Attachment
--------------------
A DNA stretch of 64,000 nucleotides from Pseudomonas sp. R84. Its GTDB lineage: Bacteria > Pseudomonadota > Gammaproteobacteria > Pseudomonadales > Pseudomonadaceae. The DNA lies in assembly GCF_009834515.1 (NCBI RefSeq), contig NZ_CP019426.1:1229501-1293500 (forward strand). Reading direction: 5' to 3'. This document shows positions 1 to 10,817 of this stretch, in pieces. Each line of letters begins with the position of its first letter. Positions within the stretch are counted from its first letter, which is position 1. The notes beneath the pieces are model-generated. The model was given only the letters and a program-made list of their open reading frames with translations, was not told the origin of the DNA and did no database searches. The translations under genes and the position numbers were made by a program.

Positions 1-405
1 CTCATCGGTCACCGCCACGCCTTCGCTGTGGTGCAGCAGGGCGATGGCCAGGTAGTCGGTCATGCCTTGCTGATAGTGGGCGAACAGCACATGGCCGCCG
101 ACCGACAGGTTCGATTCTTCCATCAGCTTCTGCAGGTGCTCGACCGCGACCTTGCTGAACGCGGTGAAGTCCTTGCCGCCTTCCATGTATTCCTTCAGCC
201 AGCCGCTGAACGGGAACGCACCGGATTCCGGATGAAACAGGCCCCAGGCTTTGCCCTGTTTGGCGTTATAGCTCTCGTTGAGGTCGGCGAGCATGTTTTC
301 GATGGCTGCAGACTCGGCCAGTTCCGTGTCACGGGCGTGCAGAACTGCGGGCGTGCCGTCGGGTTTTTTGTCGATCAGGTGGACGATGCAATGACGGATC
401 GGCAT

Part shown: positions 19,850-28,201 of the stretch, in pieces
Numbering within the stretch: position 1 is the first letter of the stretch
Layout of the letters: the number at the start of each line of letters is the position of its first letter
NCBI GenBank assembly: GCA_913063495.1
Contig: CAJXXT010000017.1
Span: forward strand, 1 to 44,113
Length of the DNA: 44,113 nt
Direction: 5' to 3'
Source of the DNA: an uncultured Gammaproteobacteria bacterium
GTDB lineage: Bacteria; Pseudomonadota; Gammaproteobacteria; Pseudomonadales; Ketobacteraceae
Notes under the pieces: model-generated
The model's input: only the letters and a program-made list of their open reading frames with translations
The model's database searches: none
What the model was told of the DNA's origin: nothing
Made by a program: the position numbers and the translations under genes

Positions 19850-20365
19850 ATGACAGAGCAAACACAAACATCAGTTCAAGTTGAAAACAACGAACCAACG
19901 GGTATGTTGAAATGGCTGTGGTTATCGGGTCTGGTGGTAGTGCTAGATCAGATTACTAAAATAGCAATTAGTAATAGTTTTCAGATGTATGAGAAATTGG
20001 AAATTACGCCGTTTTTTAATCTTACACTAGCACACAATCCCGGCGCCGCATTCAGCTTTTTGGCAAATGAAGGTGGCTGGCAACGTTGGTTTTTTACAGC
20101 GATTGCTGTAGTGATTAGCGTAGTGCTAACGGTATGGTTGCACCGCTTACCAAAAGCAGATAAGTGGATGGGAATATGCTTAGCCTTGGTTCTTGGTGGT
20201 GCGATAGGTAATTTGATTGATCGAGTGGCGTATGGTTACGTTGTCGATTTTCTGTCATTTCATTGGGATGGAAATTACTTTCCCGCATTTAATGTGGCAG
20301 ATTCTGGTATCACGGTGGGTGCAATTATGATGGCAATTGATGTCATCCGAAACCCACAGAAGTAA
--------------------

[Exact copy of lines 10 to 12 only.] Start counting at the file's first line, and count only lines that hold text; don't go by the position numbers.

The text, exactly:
Layout of the letters: the number at the start of each line of letters is the position of its first letter
NCBI GenBank assembly: GCA_913063495.1
Contig: CAJXXT010000017.1